This October marks the 16th annual National Cybersecurity Awareness Month in the U.S. – a month-long campaign dedicated to raising cybersecurity awareness for businesses and consumers. November is coming up, but the focus on Internet security should be all year-round. We’ve pulled together some takeaways from some of the industry’s leading experts on the topics of cybersecurity, cyberattacks and data protection.
“Cyberattacks are becoming more frequent and more sophisticated. Large organizations, and even the federal government, have recently felt the sting of numerous attacks – illustrating the evolving and increasingly complex landscape we are living in,” said Lex Boost, CEO of hosting provider Leaseweb USA. “From a hosting perspective, it is important to ensure that you identify the correct service or services for your security needs. It could be a web application firewall, which mitigates complex attacks on an application level, a managed cybersecurity solution, which offers a team of cyber security experts at your finger-tips, or a DDoS IP protection, which is a hardware-based service that uses scrubbing centers worldwide to recognize incoming DDoS attacks and reroute malicious traffic. And, the right partner will tailor the best solution(s) to combat the threats your organization is most likely to face. While cybersecurity awareness month is only a month long, it is important to remember that cybersecurity awareness is an everyday job”.
“Just because a store uses encryption does not mean that once they have your data that it is kept secure. Avoid smaller unknown sites that may or may not have the proper level of security for your data,” said Harold Sasaki, Senior Director, IT and TechOps, WhiteHat Security. “Larger established companies also usually have a well-defined process for disputing purchases that may be fraud. Keep an eye on your credit card statements for unauthorized charges, even at stores you normally shop at. Use multi-factor authentication when possible. If a website or app allows for multi-factor authentication, the hassle is worth the extra level of security. This is usually in the form of a code that comes to your registered phone or email address. These are key considerations we all need to make this month – and every day – to keep our data, and in turn, our employers’ data, safe.”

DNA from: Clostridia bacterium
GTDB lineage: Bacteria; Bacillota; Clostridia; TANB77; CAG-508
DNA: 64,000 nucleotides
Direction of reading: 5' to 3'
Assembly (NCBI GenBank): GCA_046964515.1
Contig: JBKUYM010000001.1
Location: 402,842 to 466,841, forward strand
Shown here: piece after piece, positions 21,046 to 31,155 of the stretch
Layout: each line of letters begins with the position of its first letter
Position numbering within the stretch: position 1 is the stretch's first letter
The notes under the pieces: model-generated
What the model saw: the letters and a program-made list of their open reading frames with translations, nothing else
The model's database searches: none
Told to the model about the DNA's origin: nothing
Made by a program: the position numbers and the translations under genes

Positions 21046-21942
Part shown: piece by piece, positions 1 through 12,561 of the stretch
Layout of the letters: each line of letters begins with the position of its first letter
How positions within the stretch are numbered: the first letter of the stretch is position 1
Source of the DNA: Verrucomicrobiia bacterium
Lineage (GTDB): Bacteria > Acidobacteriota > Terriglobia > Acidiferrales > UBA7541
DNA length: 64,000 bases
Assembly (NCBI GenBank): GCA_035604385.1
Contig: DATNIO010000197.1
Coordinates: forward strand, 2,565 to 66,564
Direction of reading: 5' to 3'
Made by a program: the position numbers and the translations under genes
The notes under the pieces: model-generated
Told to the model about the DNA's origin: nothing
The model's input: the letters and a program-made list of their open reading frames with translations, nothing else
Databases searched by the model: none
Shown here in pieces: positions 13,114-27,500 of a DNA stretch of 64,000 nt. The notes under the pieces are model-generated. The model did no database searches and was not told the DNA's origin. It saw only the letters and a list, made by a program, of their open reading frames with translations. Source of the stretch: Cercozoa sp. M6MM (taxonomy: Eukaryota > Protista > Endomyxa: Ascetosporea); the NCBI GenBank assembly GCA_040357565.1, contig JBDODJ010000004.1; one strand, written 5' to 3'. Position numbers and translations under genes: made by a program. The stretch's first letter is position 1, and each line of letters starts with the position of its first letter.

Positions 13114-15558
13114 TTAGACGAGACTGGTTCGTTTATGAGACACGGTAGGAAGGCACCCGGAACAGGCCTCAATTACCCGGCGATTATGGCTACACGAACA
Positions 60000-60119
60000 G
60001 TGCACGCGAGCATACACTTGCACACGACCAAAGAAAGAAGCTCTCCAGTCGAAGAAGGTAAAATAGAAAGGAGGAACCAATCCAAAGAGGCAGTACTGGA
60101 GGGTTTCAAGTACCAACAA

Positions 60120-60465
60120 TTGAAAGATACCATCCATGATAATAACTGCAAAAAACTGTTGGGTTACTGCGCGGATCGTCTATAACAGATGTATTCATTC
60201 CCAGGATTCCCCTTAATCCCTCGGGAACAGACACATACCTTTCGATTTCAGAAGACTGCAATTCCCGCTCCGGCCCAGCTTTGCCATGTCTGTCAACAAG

“Securing Internet of Things (IoT) devices and data for business use cases is one of the hottest topics during Cyber Security Awareness Month this year,” said Todd Kelly, CSO, Cradlepoint. “IoT devices and routers are a major source of attacks for cybercriminals and nation state attackers. According to Symantec, in 2018, 75% of botnets were router focused. With the expanding diversity of business IoT use cases along with their associated IoT devices, architectures, vendors, management platforms and disparate security capabilities, customers should look to invest in enterprise IoT platforms to simplify the number of tools, devices and architectures needed to meet the business benefits for IoT use cases in the enterprise while reducing cyber risk.”
“Using existing network-based security solutions may not be sufficient,” added Mr. Kelly. “Instead, organizations should look at using expert cloud-based management platforms and software-defined perimeter technologies, which effectively address the security risks inherent in IoT deployments and provide network-wide policies and visibility. IoT security will remain one of the most important enterprise security issues for many years to come. But while businesses should always be mindful of potential threats, by addressing these early and with the right technology, they can be confident in their IoT deployments now and into the future.”
MSPs, Cybersecurity Technologies
“Recent cyberattacks on major companies like Sprint, Capital One and Experian continue to show how the threat landscape is complex and sophisticated. In fact, the US Signal 2019 State of Web and DDoS Attacks survey revealed that 83 percent of organizations have experienced a cyberattack within the last two years and 30 percent said that it caused around 20 hours of downtime,” said Trevor Bidle, Vice President of Information Security and Compliance Officer, US Signal. “Many organizations are turning to managed service providers to help implement, monitor and maintain a mixture of cybersecurity technologies, including cloud-based firewalls, DDoS protection and email security. In addition, 97 percent of participating organizations scan and test for vulnerabilities within their web applications.”